It seems that this character Mark Earley had decided it was time to revive the tradition of there being a Bard of Exeter. He claimed the position or "Chair" for himself for a year and a day, with the idea being that an Eisteddfod (something like a bardic-druidic version of a rap battle) would be held on the Gorsedd mound on the afternoon of December 18th 2004 (see "The Competition", p.4 of the above document) where he would defend his title against all wannabe Bards who turned up. Now the Exeter Gorsedd isn't a distinct conical mound like some Mrs. Gordon mentions (the ones at Windsor and Totnes, the Dane John mound in Canterbury, Glastonbury Tor, Silbury Hill, etc.) - it's a rather more spread out "volcanic knob" on which The Rougemont now stands. Earley himself had decided that the Phoenix Arts Centre [located here] is sufficiently "on" the Gorsedd mound to be an appropriate location for his contest. As it happened, there was almost no interest (perhaps due to limited publicity, perhaps due to the Spirit of the Age) and the event was postponed.

Whether anything actually occured on the later date or not, I have no idea. But at a symbolic/energetic level of reality, Dave Brock turned up with his crew to the proposed venue that very evening, sang his songs, spoke his poetries, strummed his "lute" with great skill (and VOLUME!) and definitively walked away with the "Chair". Seasoned Hawkfans proclaimed that night's performance to have been of the highest order - see reviews on this page. Dave meets all the conditions for Bard of Exeter, and with flying colours! He's been resident in the area (somewhere near Seaton, I believe) for years, and his Bardic credentials are unparalleled. He's played up and down the British Isles (even on that epicentre of British druidism, the Isle of Man) for 37 years, is known and respected throughout the land for having played for free for "the people", and has even played at Stonehenge during several summer solstices. The subject matter of the songs being sung (although often mocked) - future technology, social control, madness, dystopian visions, parapsychology, drugs, altered consciousness, sacred sites, forgotten wisdom, geopolitics, conspiracy, space travel, etc. - is about as relevant as one could expect from any turn-of-the-second-millenium British bard. OK, they turned up a few hours late, but we're talking about Hawkwind here! (thinking about it, they were probably doing their soundcheck around the designated time).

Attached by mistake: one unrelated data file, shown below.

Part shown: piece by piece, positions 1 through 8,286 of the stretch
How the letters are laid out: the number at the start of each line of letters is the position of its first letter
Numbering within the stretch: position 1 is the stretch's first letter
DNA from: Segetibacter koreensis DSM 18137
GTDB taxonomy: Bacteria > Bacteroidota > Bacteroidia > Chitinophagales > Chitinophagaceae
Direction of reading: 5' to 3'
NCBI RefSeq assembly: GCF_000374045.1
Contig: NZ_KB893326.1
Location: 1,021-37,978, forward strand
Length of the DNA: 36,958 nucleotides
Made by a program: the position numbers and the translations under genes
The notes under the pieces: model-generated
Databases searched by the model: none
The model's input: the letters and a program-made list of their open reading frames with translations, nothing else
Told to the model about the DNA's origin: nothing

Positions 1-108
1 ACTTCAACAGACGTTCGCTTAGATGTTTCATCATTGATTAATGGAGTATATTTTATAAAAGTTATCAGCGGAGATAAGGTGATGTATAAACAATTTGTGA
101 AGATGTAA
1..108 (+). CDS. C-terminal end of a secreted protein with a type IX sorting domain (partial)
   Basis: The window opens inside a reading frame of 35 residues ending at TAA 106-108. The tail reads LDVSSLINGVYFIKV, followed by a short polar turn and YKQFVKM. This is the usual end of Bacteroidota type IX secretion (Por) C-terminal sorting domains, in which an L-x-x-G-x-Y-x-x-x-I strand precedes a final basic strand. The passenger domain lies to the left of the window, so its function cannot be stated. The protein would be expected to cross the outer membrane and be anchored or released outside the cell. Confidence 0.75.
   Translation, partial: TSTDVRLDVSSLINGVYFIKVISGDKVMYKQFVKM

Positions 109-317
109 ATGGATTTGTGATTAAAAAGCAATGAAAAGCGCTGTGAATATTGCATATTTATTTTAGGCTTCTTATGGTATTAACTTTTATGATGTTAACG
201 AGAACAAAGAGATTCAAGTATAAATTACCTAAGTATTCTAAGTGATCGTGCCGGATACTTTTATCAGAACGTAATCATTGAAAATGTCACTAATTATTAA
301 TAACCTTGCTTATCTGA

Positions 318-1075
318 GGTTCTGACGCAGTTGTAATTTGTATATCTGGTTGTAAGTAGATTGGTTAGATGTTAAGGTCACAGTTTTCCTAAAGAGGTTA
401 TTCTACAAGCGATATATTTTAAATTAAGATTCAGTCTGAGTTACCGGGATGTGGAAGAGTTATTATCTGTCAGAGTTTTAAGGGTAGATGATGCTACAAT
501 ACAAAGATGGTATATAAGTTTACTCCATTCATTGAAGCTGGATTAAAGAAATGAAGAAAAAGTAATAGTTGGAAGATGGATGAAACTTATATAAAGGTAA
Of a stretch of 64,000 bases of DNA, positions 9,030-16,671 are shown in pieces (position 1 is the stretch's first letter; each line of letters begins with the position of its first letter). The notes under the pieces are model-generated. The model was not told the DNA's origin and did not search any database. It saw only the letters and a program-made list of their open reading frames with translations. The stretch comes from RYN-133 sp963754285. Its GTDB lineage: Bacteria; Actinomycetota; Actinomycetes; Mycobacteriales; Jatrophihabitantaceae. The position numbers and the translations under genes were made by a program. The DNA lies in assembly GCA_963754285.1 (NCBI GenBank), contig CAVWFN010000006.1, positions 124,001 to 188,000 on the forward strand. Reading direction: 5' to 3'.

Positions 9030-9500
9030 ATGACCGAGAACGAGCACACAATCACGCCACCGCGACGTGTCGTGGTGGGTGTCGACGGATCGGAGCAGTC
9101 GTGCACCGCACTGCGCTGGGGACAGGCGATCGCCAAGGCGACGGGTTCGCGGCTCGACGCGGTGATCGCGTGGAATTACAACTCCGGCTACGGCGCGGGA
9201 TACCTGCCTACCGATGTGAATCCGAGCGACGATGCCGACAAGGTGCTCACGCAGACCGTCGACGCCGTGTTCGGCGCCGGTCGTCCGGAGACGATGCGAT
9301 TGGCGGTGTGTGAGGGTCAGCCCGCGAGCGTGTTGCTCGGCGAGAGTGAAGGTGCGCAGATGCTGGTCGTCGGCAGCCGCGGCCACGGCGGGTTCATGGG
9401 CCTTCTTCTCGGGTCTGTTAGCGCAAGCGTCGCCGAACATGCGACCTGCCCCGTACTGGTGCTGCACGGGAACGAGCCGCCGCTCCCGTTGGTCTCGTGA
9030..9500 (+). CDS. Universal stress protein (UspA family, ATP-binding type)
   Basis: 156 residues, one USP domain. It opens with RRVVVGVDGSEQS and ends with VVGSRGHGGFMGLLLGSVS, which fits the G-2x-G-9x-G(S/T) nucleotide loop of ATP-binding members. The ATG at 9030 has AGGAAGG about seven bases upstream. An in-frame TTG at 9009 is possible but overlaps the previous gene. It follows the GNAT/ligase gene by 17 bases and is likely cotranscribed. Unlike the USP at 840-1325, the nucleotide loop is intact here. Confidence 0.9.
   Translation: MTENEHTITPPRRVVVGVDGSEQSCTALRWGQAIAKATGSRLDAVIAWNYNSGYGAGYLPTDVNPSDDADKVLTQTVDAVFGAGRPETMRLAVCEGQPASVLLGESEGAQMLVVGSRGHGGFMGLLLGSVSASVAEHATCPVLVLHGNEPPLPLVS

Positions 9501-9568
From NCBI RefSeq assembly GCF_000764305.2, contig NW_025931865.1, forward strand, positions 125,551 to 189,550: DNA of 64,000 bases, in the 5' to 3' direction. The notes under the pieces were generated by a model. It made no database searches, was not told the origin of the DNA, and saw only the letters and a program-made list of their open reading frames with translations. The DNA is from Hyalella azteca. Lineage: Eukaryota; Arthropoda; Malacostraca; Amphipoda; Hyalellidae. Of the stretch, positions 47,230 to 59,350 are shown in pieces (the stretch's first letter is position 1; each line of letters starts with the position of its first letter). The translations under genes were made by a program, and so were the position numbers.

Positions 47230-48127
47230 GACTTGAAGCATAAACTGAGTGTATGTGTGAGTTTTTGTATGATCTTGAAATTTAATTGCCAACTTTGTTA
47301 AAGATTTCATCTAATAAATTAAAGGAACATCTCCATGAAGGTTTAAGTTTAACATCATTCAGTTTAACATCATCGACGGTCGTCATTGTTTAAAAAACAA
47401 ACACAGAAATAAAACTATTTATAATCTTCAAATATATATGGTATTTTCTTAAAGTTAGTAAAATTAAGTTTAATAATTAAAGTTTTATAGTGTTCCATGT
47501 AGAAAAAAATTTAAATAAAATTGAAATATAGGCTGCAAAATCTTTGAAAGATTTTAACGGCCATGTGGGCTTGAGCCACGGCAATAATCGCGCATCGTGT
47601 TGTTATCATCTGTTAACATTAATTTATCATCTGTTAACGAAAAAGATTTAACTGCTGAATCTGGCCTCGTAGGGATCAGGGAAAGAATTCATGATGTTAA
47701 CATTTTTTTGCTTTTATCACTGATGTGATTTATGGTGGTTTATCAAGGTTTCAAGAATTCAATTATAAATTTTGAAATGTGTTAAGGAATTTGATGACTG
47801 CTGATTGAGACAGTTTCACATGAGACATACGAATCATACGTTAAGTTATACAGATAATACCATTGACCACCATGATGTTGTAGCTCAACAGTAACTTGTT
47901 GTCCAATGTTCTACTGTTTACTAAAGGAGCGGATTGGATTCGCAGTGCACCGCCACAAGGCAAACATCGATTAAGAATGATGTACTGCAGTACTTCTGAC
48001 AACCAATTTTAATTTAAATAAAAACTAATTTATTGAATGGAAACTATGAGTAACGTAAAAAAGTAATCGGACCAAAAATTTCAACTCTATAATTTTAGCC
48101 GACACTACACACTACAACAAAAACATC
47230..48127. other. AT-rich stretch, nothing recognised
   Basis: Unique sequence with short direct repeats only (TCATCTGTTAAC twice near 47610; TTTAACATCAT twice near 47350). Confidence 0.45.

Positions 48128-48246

Dave Brock - the true Bard of Exeter
Dave Brock, the true Bard of Exeter, whether he realises it or not

So whether he, or Mark Earley, or anyone else realises it, Dave Brock is the real Bard of Exeter! And the Bard of Exeter is distinguished by his Chair. If you look at p.3 of the document mentioned above, you'll find reference to "...pursuing a local craftsman to make a ceremonial chair...". Brock arrived in Exeter with his chair this time, so maybe someone's told him about his new status...After their last encore, with people still shouting for more, he made a joke (one presumes) about needing to go and have his Horlicks, so if anyone is inspired to make Dave a ceremonial Chair, a comfy armchair is probably most appropriate.

Getting back to the musical side of things...Hawkwind are sometimes dismissed by "serious" music critics as a bit of a joke, but Brock et al.'s body of work perhaps deserves more serious consideration. Rather than writing them off as neanderthal riff-merchants, I'm reminded of Antonio Gaudi's words of wisdom:

"Originality should not be sought after since then it is extravagance. One should look at what one normally does and try to improve it."

After decades of making loud, throbbing electric noises and playing songs like "Master of the Universe" and "Brainstorm", Hawkwind have got very good at "what they normally do".

A couple of days after the event, Pok was leafing through a copy of The Wire and found the following in an interview with Skullflower/Sunroof!/Hotogisu guitarist Matthew Bower:

"Hawkwind were the first group to really inspire me," he confesses. "In their long instrumental passages they aren't counting bars per se. They have a riff structure, but they're also making it up as they go along, messing with the top layer of interplay and how the repetition changes. Hawkwind were also important in the way they linked the soundworlds of Van der Graaf Generator with Black Sabbath and Can, all the most primal Progressive rock. The influences of Dave Brock and Terry Riley have been quite similar to me."

So there you have it.